Angelo Pricolo writes about a friend and patient who was stable on his methadone treatment, helping kids in sport and active in preventive health… but then stigma reared its ugly head
No doubt the most important relationship I have forged over my career in pharmacy has been with Fabian. A friend, a confident and a patient, Fab has taught me lots of things and I might have saved his life along the way.
Fab tells the story of the first time we met, some of the detail I had forgotten. The main element for him was my shaking his hand to welcome him onto my methadone program. A program or pharmacotherapy to help reduce his heroin use and re-establish his credentials as a member of the mainstream world.
Subjected to stigma or, as patients often describe it, “feeling everyone’s eyes are on you” is a lonely place to be. When you already have a heightened sense of your surroundings, a paranoid feeling descends so that even a glance or a throwaway line can make you feel very uncomfortable.
A welcoming gesture goes a long way. It also sends a clear message to onlookers… Fab’s ok.
On the other hand, when you have a bad start and tension mounts, eventually you tend to part ways, sometimes on unpleasant terms. This can happen with any customer or relationship, but it is dangerous if it happens when you are taking a replacement drug that is keeping you away from an illegal, hazardous lifestyle.
This breakdown is possibly a failure by you to engage. The opposite of engaging in this scenario is pushing people away and back to risky drug use.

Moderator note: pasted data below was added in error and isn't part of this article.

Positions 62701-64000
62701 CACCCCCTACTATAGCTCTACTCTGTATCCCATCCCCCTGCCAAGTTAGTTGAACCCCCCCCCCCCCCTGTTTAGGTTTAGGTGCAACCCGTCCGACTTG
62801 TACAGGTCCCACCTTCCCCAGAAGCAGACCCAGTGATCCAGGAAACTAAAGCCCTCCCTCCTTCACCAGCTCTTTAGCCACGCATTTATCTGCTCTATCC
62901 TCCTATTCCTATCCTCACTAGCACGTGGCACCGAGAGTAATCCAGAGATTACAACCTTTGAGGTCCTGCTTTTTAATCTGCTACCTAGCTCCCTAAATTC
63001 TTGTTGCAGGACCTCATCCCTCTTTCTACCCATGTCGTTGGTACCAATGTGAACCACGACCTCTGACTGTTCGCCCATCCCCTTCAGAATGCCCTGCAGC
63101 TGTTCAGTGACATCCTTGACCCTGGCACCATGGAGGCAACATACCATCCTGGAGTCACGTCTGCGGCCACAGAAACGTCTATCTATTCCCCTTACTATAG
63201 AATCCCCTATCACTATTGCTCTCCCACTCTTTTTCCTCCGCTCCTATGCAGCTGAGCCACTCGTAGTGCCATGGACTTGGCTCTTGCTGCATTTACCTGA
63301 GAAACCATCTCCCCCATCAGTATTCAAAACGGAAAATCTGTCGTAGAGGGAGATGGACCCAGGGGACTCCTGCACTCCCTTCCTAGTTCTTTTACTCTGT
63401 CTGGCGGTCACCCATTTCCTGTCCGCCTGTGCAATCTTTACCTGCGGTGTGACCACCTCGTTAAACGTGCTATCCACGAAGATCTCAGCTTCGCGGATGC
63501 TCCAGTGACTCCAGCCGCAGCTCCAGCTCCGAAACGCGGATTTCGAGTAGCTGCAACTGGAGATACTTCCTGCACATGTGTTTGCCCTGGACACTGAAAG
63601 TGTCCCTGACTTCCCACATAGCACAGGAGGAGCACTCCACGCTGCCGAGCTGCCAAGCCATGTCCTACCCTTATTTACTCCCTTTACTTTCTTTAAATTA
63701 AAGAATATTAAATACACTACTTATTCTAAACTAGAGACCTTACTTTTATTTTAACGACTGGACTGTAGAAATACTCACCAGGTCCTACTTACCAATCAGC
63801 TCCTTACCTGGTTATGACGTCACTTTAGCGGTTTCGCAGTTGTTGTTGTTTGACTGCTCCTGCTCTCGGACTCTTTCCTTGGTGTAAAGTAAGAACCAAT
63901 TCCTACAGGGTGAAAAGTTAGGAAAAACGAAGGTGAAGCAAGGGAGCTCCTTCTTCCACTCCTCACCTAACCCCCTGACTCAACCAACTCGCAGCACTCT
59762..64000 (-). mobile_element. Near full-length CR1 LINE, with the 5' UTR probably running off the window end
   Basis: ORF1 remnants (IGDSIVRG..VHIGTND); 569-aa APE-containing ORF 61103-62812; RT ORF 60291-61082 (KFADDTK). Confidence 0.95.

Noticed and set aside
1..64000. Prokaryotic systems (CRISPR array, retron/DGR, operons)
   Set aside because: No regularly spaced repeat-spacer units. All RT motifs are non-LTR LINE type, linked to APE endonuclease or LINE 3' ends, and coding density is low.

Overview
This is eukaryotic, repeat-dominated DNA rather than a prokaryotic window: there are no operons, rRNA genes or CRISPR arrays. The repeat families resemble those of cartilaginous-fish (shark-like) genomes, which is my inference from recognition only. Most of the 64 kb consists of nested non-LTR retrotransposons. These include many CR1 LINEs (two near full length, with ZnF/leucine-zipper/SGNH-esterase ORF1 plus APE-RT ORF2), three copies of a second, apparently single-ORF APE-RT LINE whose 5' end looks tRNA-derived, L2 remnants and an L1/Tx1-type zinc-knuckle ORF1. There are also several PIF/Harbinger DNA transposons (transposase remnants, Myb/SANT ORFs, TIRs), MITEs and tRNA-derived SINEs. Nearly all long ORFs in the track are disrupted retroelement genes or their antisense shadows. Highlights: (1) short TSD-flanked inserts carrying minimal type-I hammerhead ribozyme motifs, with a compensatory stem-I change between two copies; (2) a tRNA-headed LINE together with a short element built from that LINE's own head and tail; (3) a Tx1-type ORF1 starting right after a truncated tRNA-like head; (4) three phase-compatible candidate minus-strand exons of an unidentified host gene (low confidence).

Fab reflects that the handshake was singularly the most important part of our first meeting for him. For me the handshake displayed respect and commitment to his wellbeing rather than make any other attempt to show authority and demand his respect. Besides, he was so big, imposing myself on him was pretty useless anyway.
Now what I remember vividly was the size of that right hand when we shook. My hand disappeared into his and I thought he was going to crush it. Turned out this gentle giant barely tightened his grip, maybe he was scared he would break my fingers.
I was to find out much later that Fab was a very promising heavyweight-boxing champion with a Victorian title under his belt and an Australian one well within his sights. He also had a black belt in karate and was undefeated in six professional boxing bouts. But when he first visited me at the pharmacy it was just starting to unravel.
When someone has a relationship with heroin, most other parts of their life become less important. I remember Fab saying, “You use heroin, and you continue to use heroin until you lose enough.” He was beginning to lose things that were precious to him.
Fab was making coffee at a little bar in Lygon Street in Melbourne’s Italian quarter and he was comfortable but not content. His passion was boxing and although he was a natural behind the coffee machine, he was happiest in the ring.
A mate of mine, Luke Mitchell, who worked in Juvenile Justice, let us know about an old boxing gym that was once frequented by boxing royalty and had fallen from grace. It was called Fitzroy Stars and was a hot spot for young indigenous boxers but not very popular anymore. They were looking for a trainer.
They wanted a trainer that could breathe new life into a sweaty basement gym and I just thought the planets had lined up for my friend. I couldn’t get him down there quick enough and blab his credentials all over the place. As it turned out, nobody wanted the unpaid job in a smelly, rundown shell. Fab started the next day.